There are a ton of subtle quality of life changes too. You can see your own legs; the minimap shows where on the map you can be heard; enemies can now rag-doll on top of each other instead of clipping through each other; taking a bullet produces a directional blood effect to clue you in to the shooter’s location; molotovs cocktails produce huge pink-orange gouts of flame when thrown and use the same realistic fluid-sim shader as Half-Life Alyx; sounds have been reworked with more prominent environmental effects; and equipping a grenade in practice mode provides a picture-in-picture view of exactly where the grenade will land if thrown. It’s all great stuff, and it really feels like the combined output of at least three years of ideas and experimentation.
The only true issues I’ve run into have been technical ones. The game has broken in some truly weird ways even in the very few days I’ve had access. Sometimes the sound stops working after a round, only returning after 20 seconds in the menu changing output devices; other times, my keyboard, headset and mouse will stop working entirely, requiring a full system reboot to restore – yet the game continues to run, with my teammates getting increasingly exasperated with my inactivity. Performance is also a bit of a mixed bag – I’m getting around 200 to 400fps at 4K max settings, which sounds good even with a top-tier RTX 4090 GPU and Core i7 12700K CPU, but dropping settings to their lowest options doesn’t claw back much performance. Still though, it’s early days and there’s plenty of time for Valve to improve frame-rates and fix bugs.
While the changes already in place are impressive, it’s the stuff yet to come I’m most excited about. For years, it’s felt that Counter-Strike’s development has been slowed by its age, with new features made more challenging to implement by its calcified code base, a decade of changes built on a now ancient graphics API. With CS2, that cruft ought to have been wiped clean, and that could mean Valve are free to produce meaningful changes at a much faster rate. New maps, new weapons, new game modes, new graphical features; there’s a universe of possibilities out there.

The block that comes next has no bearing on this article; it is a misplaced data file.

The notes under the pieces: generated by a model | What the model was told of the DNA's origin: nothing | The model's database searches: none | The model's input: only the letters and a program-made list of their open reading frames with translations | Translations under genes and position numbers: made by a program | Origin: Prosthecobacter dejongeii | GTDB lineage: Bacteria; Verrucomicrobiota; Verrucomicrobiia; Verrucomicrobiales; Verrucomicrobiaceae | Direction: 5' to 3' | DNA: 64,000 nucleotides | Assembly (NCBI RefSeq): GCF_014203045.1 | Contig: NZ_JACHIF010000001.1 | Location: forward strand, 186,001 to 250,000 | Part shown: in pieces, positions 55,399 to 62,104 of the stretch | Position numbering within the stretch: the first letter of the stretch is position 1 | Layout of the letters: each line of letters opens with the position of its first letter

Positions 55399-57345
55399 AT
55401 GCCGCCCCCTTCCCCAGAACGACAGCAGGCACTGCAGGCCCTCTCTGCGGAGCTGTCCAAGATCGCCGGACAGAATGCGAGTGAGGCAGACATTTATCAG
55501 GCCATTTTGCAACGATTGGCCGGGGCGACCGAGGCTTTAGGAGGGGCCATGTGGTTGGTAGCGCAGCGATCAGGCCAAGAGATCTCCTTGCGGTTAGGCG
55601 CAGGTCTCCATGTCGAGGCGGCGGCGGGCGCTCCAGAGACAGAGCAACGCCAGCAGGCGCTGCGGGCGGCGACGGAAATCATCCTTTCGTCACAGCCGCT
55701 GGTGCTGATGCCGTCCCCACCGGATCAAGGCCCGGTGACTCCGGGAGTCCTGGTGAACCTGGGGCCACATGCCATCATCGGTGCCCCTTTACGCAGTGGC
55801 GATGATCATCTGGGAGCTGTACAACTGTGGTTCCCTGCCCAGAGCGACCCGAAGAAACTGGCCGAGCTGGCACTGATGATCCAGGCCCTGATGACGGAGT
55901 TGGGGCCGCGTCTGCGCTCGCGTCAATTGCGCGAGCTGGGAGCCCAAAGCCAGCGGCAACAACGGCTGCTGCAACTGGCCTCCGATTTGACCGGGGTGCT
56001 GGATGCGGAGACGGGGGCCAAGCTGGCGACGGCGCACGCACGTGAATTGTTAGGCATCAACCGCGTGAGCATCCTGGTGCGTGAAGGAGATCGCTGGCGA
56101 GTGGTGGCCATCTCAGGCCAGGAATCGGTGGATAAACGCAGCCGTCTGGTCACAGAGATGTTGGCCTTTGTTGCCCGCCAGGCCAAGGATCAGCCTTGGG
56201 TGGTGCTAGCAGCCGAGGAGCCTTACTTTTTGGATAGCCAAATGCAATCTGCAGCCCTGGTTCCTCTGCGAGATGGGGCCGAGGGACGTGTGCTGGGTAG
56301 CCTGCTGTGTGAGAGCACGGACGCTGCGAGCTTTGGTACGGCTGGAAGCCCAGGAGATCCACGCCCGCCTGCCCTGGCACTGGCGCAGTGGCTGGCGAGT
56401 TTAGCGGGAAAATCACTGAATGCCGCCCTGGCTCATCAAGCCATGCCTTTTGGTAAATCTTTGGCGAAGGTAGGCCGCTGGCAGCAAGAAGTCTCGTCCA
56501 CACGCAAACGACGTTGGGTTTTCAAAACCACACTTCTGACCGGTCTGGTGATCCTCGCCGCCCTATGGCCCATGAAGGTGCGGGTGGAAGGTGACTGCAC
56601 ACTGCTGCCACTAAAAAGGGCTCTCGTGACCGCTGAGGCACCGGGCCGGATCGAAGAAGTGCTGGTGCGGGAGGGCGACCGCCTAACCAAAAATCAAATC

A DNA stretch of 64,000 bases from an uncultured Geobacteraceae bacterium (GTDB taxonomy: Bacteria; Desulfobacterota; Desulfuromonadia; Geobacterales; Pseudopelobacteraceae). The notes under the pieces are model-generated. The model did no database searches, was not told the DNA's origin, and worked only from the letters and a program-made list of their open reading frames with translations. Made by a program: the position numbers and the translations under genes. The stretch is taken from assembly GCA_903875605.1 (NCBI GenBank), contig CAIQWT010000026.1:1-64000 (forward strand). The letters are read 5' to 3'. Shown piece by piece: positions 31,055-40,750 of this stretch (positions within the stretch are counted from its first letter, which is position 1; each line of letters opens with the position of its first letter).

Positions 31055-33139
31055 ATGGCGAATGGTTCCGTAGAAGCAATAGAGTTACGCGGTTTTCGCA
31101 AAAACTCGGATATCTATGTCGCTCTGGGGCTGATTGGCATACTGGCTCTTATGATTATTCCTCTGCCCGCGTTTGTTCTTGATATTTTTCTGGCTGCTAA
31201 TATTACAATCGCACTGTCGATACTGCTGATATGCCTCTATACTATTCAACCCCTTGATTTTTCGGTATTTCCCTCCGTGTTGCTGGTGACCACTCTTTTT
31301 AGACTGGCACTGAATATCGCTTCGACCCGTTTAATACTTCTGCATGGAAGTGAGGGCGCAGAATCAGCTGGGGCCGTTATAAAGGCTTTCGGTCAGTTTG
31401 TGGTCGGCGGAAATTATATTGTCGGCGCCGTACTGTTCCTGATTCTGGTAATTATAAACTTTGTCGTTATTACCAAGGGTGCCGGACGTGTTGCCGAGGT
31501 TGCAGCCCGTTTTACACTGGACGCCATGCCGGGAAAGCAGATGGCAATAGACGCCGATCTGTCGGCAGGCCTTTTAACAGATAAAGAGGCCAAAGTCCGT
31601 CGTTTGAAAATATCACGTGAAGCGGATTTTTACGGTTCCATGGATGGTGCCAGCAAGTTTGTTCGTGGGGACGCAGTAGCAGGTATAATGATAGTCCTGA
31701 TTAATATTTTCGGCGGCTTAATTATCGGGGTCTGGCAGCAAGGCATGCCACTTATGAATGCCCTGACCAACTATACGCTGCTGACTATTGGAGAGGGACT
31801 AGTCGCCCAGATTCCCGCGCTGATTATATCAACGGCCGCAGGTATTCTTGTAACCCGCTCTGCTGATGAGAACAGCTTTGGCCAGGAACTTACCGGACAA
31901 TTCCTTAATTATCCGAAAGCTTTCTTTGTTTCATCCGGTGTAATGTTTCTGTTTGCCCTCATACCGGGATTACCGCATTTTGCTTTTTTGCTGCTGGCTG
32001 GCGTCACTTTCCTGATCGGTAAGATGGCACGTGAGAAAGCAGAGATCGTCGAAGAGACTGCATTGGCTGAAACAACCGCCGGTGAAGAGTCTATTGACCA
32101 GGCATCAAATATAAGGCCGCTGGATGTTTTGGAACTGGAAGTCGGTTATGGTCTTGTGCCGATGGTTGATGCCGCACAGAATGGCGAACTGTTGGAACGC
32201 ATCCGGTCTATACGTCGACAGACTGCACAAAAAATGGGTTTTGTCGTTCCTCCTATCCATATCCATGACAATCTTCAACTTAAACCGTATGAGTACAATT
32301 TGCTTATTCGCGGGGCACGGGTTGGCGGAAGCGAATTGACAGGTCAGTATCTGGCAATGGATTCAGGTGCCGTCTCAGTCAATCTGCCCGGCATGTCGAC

And for all of the changes we’ve seen so far, CS2 very much keeps the essence of Counter-Strike: Global Offensive, and that’s correct. There’s no need to make major changes to a game currently setting player count records and enjoying a thriving esports scene. Instead, the focus is on making some fun tweaks to the formula, things that conceivably could have come one-by-one in regular game updates if the Source 1 engine at the heart of the game would have allowed it, but it didn’t, seemingly, so instead Valve needed to spend three years doing the legwork behind the scenes to reinstitute Counter-Strike’s foundation.
It can be instructive to contrast the methodical, iterative mindset behind Counter-Strike 2 with that responsible for Battlefield 2042, which faltered on launch because of its diversions from the classic Battlefield formula in pursuit of features largely lifted from other games, like named agents, pick-anything weapon loadouts and ever-larger player counts rather than class-based combat, characterful maps and more meaningful progression. Most of these changes have since been walked back, vindicating the feedback of external playtesters as early as the open beta.
Valve didn’t just magically stumble upon the right solution though. Global Offensive was actually its 2042 moment, a new and shiny game aimed at a broader audience – console players! – that launched to minimal uptake. Valve had to slowly change its focus to its enthusiast PC player base, fixing issues and making improvements until it converted a critical mass of 1.6 and Source holdovers. Now, with that lesson learned – and with the time and space to iterate and experiment – Counter-Strike 2 is on a promising trajectory indeed.